Dwarf Alberta spruce makes a great choice for marking the head of a path or walkway. Here (left side of path) it pairs beautifully with its counterpart across the path, a clump of zebra grass (Miscanthus sinensis ‘Zebrinus’). Dwarf Alberta spruce will grow in part shade, thriving beneath high canopy trees that deliver filtered sunlight. In cold winter regions, give dwarf Alberta spruce protection from drying winter winds and hot afternoon sun by siting it on an eastern or northern exposure.
Every retreat needs some sort of screen or walls to provide a sense of privacy. If space is at a premium (think deck or balcony retreat), try a living wall planter or vines on a trellis to screen a space without gobbling real estate. A fence, lattice or hedge provides year-round privacy, while plantings may only shelter your retreat during the height of the growing season. This hideaway bench boasts industrial style that’s tucked behind a living screen of joe pye weed (Eutrochium) and tall maiden grass (Miscanthus sinensis).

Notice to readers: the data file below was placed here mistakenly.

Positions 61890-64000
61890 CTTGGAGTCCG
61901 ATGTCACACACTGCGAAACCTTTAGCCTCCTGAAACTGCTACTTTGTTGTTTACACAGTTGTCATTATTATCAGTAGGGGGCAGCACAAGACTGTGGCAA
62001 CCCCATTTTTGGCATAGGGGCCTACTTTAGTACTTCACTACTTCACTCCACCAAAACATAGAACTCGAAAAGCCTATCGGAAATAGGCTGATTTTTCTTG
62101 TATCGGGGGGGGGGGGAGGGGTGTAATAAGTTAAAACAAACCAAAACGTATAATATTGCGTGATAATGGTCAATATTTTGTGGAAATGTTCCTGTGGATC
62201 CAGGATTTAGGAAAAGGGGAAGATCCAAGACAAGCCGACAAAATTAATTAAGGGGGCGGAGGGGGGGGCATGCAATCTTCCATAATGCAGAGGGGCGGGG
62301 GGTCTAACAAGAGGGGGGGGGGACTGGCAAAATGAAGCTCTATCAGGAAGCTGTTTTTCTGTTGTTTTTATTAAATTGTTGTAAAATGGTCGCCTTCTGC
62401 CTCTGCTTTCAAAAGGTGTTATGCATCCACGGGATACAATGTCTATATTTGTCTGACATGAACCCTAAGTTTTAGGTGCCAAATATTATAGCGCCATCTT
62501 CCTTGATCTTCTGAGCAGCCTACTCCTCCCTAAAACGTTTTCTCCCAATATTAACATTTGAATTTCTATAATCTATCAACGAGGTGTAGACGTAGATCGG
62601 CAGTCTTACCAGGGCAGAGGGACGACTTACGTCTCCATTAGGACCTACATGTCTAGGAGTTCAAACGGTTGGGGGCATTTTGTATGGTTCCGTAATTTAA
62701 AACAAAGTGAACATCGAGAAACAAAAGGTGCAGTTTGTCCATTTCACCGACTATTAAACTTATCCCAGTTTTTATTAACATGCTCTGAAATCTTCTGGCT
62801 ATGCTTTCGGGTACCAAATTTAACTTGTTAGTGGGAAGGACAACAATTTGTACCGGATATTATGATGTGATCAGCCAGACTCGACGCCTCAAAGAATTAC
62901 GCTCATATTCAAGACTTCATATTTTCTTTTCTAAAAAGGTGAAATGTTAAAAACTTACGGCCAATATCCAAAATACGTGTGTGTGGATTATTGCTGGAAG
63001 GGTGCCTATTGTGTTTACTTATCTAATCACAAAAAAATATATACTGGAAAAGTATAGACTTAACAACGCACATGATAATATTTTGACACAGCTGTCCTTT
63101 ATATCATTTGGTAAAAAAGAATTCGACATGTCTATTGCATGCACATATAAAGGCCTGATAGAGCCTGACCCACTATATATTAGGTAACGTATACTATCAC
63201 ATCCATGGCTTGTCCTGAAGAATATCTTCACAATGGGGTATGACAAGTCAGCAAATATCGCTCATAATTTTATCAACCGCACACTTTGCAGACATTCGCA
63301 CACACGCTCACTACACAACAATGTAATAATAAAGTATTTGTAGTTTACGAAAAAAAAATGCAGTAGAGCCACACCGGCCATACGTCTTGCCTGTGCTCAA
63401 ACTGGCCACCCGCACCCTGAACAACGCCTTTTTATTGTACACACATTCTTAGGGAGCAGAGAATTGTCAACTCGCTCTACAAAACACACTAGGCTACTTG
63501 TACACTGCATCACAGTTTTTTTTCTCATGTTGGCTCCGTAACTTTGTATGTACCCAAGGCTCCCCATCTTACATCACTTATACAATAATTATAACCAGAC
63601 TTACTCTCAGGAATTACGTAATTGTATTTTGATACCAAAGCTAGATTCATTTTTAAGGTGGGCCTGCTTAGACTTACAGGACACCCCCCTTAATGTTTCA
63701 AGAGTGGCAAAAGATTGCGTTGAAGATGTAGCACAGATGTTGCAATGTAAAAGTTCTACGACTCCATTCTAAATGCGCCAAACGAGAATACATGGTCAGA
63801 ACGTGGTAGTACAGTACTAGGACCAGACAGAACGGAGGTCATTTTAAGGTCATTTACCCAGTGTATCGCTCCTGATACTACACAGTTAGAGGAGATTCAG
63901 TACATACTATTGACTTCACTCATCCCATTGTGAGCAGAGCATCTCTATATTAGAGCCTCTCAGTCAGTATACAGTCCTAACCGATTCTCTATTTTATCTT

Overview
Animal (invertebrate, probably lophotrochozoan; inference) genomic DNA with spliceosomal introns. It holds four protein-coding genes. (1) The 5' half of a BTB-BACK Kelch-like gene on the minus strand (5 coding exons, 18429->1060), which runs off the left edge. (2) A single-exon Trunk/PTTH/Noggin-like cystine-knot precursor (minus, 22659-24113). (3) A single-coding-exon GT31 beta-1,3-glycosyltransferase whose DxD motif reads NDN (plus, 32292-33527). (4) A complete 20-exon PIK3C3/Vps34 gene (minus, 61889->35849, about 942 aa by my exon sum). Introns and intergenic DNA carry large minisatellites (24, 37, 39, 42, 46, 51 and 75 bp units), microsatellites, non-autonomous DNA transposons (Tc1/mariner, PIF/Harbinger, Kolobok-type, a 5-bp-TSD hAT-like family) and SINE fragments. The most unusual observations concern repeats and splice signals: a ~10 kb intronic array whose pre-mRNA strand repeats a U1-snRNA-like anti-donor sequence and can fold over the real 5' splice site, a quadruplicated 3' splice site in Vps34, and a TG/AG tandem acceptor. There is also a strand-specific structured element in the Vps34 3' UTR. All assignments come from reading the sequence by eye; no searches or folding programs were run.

Ornamental grasses can be perennial or annual, depending on where you garden. Tall ‘Morning Light’ maiden grass (Miscanthus sinensis ‘Morning Light’) is a perennial in Zones 5-9. It forms a fountain-like clump 4 to 5 feet tall and up to 3 feet wide. The fuzzy heads of purple fountain grass (Pennisetum setaceum ‘Rubrum’) appear in summer atop plants that grow up to 3 feet tall and wide. This grass is tropical, hardy in Zones 9-11. In colder regions, treat it as an annual.